Pancreatic cancer is characterized by an abundant fibrotic tumor stroma, referred to as the desmoplastic reaction, which surrounds and infiltrates clusters of cancer cells. Approximately 80% of the tumor mass is made up by the tumor stroma, which is composed of connective tissue, predominantly type I and type III collagen , but also a variety of other extracellular matrix (ECM) proteins, blood vessels, inflammatory cells, and activated pancreatic stellate cells (PSC).
In most situations the PSC is a quiescent fat storing cell, but after activation morphological changes occur and it becomes a highly active matrix-producing myofibroblast-like cell, expressing large amounts of type I collagen and fibronectin . Pancreatic cancer cells have been shown to activate the PSC by paracrine mechanisms involving transforming growth factor-β (TGF-β) . The activated PSC is the main producer of the stromal ECM, thus, creating a tumor-supportive microenvironment, resulting in increased tumor growth .
The desmoplastic reaction is also believed to be important for the pronounced drug resistance seen in pancreatic cancer. Pancreatic cancer cells attached to type I collagen display increased survival when treated with 5-FU , and interactions with other ECM molecules, such as type IV collagen, fibronectin, or laminin, also result in decreased cytotoxicity of anticancer drugs . Furthermore, in a mouse model of pancreatic cancer, inhibition of the Hedgehog signaling pathway led to a depletion of the desmoplastic reaction, and subsequently a better response to chemotherapy .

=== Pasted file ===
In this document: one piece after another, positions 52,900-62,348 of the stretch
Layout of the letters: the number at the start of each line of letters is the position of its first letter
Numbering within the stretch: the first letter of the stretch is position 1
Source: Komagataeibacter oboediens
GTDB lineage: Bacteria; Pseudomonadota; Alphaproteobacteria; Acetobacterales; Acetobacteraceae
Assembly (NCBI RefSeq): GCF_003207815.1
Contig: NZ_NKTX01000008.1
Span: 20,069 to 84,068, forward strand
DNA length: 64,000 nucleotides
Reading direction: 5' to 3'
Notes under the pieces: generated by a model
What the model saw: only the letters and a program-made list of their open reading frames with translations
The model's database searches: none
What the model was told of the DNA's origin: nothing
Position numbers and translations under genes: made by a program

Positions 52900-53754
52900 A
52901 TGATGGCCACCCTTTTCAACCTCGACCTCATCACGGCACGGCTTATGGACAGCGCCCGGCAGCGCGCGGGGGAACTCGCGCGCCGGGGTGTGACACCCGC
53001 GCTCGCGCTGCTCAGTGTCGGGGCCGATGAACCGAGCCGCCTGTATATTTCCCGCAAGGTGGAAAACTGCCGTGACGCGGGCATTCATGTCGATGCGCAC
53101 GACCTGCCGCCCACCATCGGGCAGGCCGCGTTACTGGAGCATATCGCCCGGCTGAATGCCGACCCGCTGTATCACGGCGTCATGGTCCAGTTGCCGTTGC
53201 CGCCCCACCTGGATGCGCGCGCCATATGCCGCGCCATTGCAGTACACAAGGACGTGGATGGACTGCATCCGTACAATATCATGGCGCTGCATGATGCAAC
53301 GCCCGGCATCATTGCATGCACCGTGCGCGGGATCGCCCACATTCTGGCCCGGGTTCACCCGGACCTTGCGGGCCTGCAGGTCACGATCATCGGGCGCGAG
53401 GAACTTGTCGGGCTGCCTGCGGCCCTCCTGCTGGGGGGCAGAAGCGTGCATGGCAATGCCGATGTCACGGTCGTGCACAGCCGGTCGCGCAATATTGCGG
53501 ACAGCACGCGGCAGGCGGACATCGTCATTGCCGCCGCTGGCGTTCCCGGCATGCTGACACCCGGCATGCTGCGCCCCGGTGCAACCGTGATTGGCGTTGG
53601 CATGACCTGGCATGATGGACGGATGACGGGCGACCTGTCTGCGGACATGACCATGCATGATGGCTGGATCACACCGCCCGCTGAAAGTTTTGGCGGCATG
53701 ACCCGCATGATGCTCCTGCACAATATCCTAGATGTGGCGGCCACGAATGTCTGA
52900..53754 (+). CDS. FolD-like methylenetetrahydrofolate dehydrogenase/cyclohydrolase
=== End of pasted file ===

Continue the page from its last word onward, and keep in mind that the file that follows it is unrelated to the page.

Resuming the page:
Type IV collagen is upregulated in the tumor stroma and found in discontinuous basement membranes (BM) [9, 10]. We have previously shown that type IV collagen is highly expressed in close proximity to the pancreatic cancer cells in vivo. Type IV collagen is the main component of the BM and provides a scaffold for assembly and mechanical stability, but is also important in cell adhesion, migration, survival, proliferation, and differentiation . Not only is the activated PSC involved in the production of the stromal ECM, but the cancer cells also produce stromal components both in vivo and in vitro. It has been shown that many pancreatic cancer cell lines and xenografted human pancreatic tumors express ECM proteins both at the RNA and protein level, and most interestingly, type IV collagen synthesis exceeds that of all other ECM proteins examined, including that of type I collagen .